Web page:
What is the basis for product liability?
While laws applicable to defective products vary from state to state, there are three legal theories common to all jurisdictions which may form the basis of a successful product liability case:
(1) Manufacturing defect. In such cases the injury was caused as a result of defect in the manufacture of the product. An example would be a bicycle which was built with a small crack in the frame, which breaks when used, causing an injury to the rider.
(2) Design defect. In these cases the injury was caused by a poor design (even though there may be no defect in the individual product itself). A common example would be a piece of industrial machinery which was built without a proper safety or protection devices, and as a result a worker is injured while using the machine.
(3) Failure to warn or inadequate warning. This refers to injuries caused as a result of a product known to be potentially dangerous which was sold without a proper warning to the consumer. An example would be an over-the-counter drug sold lacking a warning on the hazards of use with certain other drugs, excessive consumption, or possible side effects from its use.
What is meant by the term ‘defective product’?
A “defective product” is one that causes some injury or damage to person as a result of some flaw or weakness in the product, its labeling, or the way the product was used. The manufacturer of the product that caused the injury, as well as those involved in the chain of commerce, are often liable for injuries caused by defective products.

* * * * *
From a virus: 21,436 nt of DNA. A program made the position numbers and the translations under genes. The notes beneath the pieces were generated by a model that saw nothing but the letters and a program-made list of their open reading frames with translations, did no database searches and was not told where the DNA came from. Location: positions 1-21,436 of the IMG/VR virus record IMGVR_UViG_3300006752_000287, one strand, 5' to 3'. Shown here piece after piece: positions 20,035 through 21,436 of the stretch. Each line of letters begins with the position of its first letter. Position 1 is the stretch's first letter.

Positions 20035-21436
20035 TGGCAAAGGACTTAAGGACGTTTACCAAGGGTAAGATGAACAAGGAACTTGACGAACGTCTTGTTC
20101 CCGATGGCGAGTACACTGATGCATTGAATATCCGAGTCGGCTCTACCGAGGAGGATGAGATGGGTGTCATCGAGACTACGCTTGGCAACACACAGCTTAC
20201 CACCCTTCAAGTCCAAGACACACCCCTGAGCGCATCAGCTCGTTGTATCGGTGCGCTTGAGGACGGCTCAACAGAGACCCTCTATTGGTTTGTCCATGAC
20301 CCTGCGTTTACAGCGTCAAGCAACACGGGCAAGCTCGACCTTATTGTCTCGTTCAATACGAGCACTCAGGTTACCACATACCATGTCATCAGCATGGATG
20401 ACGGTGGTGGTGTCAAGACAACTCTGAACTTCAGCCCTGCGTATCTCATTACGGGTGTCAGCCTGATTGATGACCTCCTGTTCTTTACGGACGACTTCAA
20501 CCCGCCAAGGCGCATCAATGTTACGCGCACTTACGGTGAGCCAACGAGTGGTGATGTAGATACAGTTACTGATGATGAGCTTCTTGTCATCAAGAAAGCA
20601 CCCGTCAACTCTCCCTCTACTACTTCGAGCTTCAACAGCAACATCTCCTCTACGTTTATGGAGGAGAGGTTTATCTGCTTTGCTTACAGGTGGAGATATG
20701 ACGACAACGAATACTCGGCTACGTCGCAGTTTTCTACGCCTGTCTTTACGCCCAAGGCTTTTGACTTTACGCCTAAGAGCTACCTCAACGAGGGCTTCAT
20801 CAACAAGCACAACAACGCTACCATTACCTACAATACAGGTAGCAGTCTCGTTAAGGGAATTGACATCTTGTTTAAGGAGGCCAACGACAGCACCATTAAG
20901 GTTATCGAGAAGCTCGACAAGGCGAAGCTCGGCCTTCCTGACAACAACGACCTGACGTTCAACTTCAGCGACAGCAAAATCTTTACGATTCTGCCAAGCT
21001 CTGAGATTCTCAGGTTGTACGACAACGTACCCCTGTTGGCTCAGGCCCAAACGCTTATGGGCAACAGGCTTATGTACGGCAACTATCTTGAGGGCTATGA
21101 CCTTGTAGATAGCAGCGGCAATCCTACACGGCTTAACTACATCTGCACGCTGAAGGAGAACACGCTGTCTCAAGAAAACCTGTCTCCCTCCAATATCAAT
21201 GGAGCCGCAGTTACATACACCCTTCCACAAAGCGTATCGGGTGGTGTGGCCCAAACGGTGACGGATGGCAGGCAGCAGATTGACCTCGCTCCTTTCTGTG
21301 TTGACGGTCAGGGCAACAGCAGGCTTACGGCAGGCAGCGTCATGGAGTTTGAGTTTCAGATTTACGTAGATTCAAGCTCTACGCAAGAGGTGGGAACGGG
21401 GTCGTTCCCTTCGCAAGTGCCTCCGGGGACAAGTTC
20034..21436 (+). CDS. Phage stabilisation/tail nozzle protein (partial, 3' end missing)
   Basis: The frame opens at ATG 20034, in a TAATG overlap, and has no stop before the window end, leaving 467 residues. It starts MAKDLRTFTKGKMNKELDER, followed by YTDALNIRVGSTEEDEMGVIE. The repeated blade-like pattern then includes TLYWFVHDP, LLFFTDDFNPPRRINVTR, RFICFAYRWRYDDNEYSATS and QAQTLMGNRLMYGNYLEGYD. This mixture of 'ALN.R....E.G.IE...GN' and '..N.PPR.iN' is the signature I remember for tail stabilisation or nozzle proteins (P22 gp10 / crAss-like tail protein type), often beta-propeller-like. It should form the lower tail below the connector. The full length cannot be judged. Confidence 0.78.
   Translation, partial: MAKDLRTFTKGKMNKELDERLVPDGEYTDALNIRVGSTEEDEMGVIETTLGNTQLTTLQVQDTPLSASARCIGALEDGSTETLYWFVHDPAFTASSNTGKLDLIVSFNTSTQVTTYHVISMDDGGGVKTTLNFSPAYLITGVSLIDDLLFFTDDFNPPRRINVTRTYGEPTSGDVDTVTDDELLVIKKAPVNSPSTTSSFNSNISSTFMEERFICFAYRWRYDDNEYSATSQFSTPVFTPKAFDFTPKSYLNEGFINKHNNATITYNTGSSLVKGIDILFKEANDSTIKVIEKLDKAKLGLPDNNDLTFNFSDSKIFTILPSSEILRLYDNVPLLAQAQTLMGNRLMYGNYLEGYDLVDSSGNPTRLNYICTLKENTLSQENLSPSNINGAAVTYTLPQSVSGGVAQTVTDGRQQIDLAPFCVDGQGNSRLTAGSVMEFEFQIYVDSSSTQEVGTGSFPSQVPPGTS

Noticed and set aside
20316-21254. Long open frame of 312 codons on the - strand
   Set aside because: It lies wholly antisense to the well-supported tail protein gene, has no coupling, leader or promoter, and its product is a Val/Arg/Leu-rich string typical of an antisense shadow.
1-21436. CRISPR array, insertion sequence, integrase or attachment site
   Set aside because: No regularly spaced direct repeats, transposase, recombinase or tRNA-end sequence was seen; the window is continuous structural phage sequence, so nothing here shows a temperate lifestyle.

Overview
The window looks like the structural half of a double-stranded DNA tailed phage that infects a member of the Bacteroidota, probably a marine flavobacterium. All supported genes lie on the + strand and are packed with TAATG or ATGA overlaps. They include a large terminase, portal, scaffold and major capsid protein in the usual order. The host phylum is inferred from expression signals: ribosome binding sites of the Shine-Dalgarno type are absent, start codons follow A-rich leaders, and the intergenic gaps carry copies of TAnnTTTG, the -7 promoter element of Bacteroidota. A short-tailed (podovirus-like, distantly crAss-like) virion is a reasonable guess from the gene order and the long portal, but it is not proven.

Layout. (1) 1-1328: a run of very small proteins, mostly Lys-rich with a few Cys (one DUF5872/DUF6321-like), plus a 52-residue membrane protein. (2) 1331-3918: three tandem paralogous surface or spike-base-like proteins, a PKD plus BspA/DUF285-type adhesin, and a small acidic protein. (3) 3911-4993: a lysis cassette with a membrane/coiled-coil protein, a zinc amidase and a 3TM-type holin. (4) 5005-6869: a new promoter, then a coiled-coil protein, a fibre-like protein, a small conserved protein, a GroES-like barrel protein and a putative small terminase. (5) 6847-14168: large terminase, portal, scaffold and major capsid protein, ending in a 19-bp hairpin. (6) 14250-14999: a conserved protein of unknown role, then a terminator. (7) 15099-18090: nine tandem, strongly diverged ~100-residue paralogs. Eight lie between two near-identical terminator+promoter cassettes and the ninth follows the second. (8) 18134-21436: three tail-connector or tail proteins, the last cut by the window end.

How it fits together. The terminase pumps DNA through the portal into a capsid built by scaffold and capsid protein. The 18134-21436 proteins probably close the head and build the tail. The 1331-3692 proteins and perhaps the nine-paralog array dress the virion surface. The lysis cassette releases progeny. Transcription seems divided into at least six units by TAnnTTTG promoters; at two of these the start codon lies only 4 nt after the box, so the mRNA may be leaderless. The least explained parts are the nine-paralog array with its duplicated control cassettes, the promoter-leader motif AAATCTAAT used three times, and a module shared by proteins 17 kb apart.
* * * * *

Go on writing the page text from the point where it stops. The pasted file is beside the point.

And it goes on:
Who might be responsible for a defective product that causes injury?
A repairer, seller or manufacturer of defective goods is liable for injuries sustained by the persons using them. Liability may also extend to persons who did not purchase the product, but were using the product in a “foreseeable” manner when the injury occurred. Also, people injured as a result of someone else using a defective product may be able to recover if their injuries were caused by the product’s defect.
Everyone between the manufacturer and retailer, who are considered to be in the “chain of commerce,” such as wholesalers or distributors, may be liable even though they did not “cause” the defect.
What is “strict liability”?
Strict liability is a tort law concept that imposes liability for harm suffered without requiring proof of negligence. It is commonly used in product liability law. State statutes also may impose strict liability in other contexts, such as conditions or activities that are abnormally dangerous. Transporting explosives might be an example of such an activity for which strict liability is imposed. A few states have passed special statutes that impose strict liability for harm caused by domestic animals with no known dangerous propensities.
Products liability claims can be based on negligence, strict liability, or breach of warranty of fitness depending on the jurisdiction within which the claim is based. In a strict liability theory of liability, the degree of care exercised by the manufacturer is irrelevant. As long as the product is proven to be defective, the manufacturer will be held liable for the harm resulting from the defect.